Dec 25, 2014 | Featured Web Article

Species Profile: Pileated Woodpecker

North America's largest common woodpecker, the pileated woodpecker is a magnificent, flashy, loud, but shy bird. The word "pileated" is Latin for "crested," a reference to this woodpecker's remarkable crest.
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Those who hold out hope for the potentially rediscovered 24-inch ivory-billed woodpecker term the 19-inch pileated the "largest commonly seen" woodpecker in North America. Its odd name is Latin for "crested," and may be pronounced with a long or short i (pill-lee-ate-ed or pie-lee-ate-ed). This slaty-black, white, and red crow-sized woodpecker is a powerful excavator, digging deep into standing or fallen dead wood as it makes its characteristic, rectangular chambers in search of wood-boring beetle larvae and carpenter ants. Three-quarters of its diet is insects, mostly ants; look for its cylindrical black-and-white droppings, composed largely of carpenter ant skulls, beneath trees where it has been working. In contrast to its squarish feeding holes, the pileated's nest hole is usually round or roughly triangular and is often excavated in a bleached, barkless dead stub. Four eggs are incubated by the male and female for 18 days. The young, somewhat duller, butch-crested versions of their mother, fledge at 24 to 30 days. They are dependent on their parents until fall, following them and learning to find food. Surprisingly light for their size, pileateds may be seen dangling, titmouse-style, in branches of grape, smilax, poison ivy, and sumac as they pluck fruit.

Quite flickerlike, the pileated's laughing call is louder, faster, and fades toward the end, avoiding the monotony of its smaller relative's long call. Its drum roll, too, builds, then fades toward the end. At nesting time, a variety of loud, flickerlike calls can be heard, especially a woik-woik yelp that is given near roost and nest holes.

Although it needs mature trees for nesting, the pileated forages frequently in younger, cutover and recovering forestland. As a species, it has adapted well to the ever-changing North American forest age structure, enjoying a rebound since many farms have been abandoned and allowed to grow over; it is now common where it was absent 50 years ago. A nonmigratory, monogamous permanent resident, pileated woodpeckers may make surprisingly bold forays into suburban yards for the fruit of ornamental plantings, or to large suet feeders that are well-anchored on trees near woodland edges. Birds thus lured in have also taken meat scraps, hamburger, cracked corn, and nutmeats.

Excerpted from the regional backyard guidebooks by Bill Thompson, III, and the editors of Bird Watcher's Digest. View the entire series in our nature shop »



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  • I have experienced this when a house wren punctured 5 blue bird eggs last spring in our blue bird box. Then I hung out a wren box by the trees and he got busy filling it and left the bluebirds alone and they successfully raised another brood!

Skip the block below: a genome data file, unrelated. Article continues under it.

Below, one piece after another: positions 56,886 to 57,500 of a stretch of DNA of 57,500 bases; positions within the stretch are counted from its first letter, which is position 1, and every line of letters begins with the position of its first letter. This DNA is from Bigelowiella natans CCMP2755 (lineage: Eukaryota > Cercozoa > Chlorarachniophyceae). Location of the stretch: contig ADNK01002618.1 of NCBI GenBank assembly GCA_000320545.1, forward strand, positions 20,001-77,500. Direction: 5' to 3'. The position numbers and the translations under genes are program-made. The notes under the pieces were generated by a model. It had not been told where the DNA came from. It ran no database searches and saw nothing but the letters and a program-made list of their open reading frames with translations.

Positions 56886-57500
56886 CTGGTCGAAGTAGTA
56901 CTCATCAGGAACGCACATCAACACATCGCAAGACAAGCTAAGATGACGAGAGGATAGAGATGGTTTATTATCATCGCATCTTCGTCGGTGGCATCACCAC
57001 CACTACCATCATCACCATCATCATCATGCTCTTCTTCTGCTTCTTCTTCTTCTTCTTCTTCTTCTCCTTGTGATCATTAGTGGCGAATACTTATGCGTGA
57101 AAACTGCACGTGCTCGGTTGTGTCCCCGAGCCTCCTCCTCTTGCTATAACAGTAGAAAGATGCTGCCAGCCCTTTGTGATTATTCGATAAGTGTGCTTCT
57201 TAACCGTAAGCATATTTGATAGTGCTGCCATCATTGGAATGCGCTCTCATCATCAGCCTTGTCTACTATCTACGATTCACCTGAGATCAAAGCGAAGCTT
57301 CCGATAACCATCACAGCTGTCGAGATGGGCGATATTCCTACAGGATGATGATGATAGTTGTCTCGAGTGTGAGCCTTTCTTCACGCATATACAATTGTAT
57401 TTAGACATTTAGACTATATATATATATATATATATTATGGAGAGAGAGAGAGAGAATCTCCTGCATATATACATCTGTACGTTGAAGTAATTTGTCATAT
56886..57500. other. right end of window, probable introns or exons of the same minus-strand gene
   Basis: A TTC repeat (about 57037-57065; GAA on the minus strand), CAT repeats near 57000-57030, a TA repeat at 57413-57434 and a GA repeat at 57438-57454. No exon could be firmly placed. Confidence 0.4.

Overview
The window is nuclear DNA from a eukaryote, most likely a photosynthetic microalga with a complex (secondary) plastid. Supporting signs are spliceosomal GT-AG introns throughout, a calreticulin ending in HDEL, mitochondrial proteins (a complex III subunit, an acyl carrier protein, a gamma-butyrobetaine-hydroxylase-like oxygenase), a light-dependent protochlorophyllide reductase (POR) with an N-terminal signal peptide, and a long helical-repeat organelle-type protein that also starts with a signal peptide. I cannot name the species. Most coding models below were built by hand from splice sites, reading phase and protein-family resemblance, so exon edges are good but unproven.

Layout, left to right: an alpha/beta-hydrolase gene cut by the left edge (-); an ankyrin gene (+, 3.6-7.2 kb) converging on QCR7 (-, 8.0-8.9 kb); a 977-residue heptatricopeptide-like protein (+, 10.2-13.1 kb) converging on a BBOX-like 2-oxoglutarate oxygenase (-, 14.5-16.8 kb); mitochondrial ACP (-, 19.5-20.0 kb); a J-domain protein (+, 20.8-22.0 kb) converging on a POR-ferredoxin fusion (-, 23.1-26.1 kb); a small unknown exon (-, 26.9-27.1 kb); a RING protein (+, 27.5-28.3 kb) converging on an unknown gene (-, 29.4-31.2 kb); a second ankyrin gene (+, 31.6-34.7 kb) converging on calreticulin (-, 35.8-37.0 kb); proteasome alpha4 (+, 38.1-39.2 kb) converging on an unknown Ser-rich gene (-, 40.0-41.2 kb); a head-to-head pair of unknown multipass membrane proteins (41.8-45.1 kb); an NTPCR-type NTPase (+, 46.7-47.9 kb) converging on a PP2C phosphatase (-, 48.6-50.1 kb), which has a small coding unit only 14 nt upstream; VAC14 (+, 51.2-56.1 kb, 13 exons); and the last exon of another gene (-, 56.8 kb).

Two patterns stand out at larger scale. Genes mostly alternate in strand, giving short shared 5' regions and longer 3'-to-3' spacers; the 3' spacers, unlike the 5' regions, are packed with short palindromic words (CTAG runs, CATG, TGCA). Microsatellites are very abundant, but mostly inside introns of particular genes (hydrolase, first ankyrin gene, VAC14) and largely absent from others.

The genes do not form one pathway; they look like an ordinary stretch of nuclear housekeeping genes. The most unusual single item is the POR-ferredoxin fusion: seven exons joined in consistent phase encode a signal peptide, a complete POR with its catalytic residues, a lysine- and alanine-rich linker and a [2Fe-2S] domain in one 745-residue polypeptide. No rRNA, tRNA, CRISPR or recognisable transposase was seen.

by Susan, Sun, 07 Apr 2019
  • I also have several turkeys that live in the woods behind me. They visit early morning and near sundown. Living in the country with a mountain and brook behind my house, I have animals visiting 24hrs a day. My turkeys are awesome. They know me and wait for their breakfast. They hop up on my patio wall to look in my windows. I also noticed the 2 birds that are the lookouts. They come over to eat as the others march across my lawn to my neighbor who also feeds the animals. We also have coyotes that, I am sure, have eaten turkey dinner. The squirrels run around and chase them to protect their seeds and cracked corn. I feed my 3 raccoons peanut butter jelly sandwiches, which they share with a possum and 3 skunks, at the same time, by the way. No food goes into my garbage. Meat scraps go to crows and hawks. Everything else, even soup, gets eaten before the sun is completely set. That keeps bears away if no dishes are there to entice. I break up bread in tiny pieces now and turkeys 'gobble' it up. So happy to find another person that enjoys wildlife. Nothing is more satisfying than walking out side and spotting Daisy the skunk, calling her name and watching her tripping all over herself, running to meet you. Thank you for your valuable information.
    by Stella Kachur, Wed, 27 Mar 2019
  • This is exactly my experience. The local feed store had some on sale so I thought I'd try some. Actually I was shocked at how it is avoided, and I've been feeding birds for more than 40 years. I suppose I've never had it out as the ONLY food source, but when I put it out along with the blackoil, peanuts, cracked corn and suet cakes, absolutely nothing would touch it. Even when I dumped some on the ground the rabbits wouldn't eat it, nor would the squirrels. Eventually some turkeys and deer ate some--when they could find nothing else underneath the other feeders. But even they left plenty on the ground which they NEVER do with cracked corn, sunflower, etc.Every person should try some if they're inclined and decide for themselves since every situation may be a bit different, but for me/my species, safflower is a big no.
    by Colin Croft, Sun, 03 Mar 2019
  • I have questions about the Zick Dough? It says not to use in cold weather. It is still in the 40s here. Too soon? How long should I expect a supply to last? And, use a tray feeder? Thanks.
    by martindf, Sun, 25 Nov 2018
  • Glad I found this. I'm a snowbird and was worried about all the birds that come to feed at my birdfeeder. I have Cardinals, sparrows, doves, Blue Jays, chickadees. I hope they'll find food elsewhere while I'm gone.
    by Donna, Sat, 03 Nov 2018